Black Country – Joel Lane
“‘Black Country’ is one of a sequence of weird crime stories set in the West Midlands that I’ve been working on for years,” says Joel Lane. “A collection of them is forthcoming with the title Where Furnaces Burn. ‘Black Country’ is also a sequel to my earlier story ‘The Lost District’, which describes another narrator’s experience of Clayheath.
“I’d like to thank The Nightingales and Gul Y. Davis, whose words influenced this story. It was originally published as a chapbook by Nightjar Press, with an enigmatic cover illustration by Birmingham photographer Trav28.”
We All Fall Down – Kirstyn McDermott
“I carried the bones of this story around for quite a few years before I finally stumbled upon its beating heart,” explains the author. “In my head was the image of a doll house, huge and not quite right, and a woman searching desperately for something concealed inside. But I could never work a story around it that didn’t seem twee. Doll houses, you know?
“But then Emma and Holly appeared – trapped within their own fractured, futile relationship – and everything just, well, fell together. Beautifully. Awfully. And now I have a doll house story. Of a kind.”
Telling – Steve Rasnic Tem
“As for the following story,” reveals Steve Rasnic Tem, “it began with a dreadful image at the end of a dream. I couldn’t remember the other details of that dream, but I was determined to find out where that image might have come from.”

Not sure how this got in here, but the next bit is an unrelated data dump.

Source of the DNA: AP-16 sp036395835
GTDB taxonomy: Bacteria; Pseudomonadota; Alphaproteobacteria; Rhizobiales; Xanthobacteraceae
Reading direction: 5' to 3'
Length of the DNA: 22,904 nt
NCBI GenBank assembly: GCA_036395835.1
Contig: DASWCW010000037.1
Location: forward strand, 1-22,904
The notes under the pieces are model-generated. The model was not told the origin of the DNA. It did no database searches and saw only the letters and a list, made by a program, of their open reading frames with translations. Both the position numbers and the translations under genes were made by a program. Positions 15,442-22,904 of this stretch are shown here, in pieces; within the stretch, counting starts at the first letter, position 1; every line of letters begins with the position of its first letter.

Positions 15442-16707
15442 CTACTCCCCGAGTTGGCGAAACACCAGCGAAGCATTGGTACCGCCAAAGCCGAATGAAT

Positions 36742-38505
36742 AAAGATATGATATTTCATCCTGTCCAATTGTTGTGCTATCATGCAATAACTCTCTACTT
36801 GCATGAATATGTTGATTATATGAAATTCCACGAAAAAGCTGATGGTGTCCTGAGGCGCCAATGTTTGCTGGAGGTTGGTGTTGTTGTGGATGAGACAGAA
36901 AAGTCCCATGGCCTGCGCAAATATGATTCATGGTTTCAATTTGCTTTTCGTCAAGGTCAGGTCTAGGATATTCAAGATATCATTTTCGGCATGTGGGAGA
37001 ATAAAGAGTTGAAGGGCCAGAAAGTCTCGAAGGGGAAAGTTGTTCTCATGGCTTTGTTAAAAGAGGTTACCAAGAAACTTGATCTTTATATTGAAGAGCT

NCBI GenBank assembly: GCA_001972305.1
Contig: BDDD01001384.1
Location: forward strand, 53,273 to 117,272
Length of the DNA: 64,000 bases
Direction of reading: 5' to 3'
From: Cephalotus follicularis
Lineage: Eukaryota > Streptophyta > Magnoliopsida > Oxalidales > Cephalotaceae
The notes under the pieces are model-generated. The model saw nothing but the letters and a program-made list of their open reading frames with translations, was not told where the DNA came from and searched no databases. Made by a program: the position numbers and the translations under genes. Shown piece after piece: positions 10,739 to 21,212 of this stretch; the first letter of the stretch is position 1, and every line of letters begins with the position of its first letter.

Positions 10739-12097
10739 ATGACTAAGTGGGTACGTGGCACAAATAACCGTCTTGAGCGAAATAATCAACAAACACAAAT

A Revelation of Cormorants – Mark Valentine
“‘A Revelation of Cormorants’ first appeared in the excellent series of chapbooks published by Nicholas Royle’s Nightjar Press,” explains Valentine, “and I first encountered the dark grace of the cormorant while visiting Galloway with Jo.” Just Outside Our Windows, Deep Inside Our Walls – Brian Hodge
“I hardly ever write extended fragments of things and then leave them indefinitely,” Brian Hodge reveals, “but that’s how ‘Just Outside Our Windows, Deep Inside Our Walls’ got started.
“I first wrote the part about the fantasised magic show, plus the earliest bit about Roni moving in, after rereading a Thomas Ligotti collection. It may not be apparent to anyone else, but some flavour of his lingered in me for a little while and wanted to come out, and the magic show was the result.
“Then it sat idle for three years or so before I knew what more to do with it. Maybe because I had to forget about how it had begun and get back to being myself again.”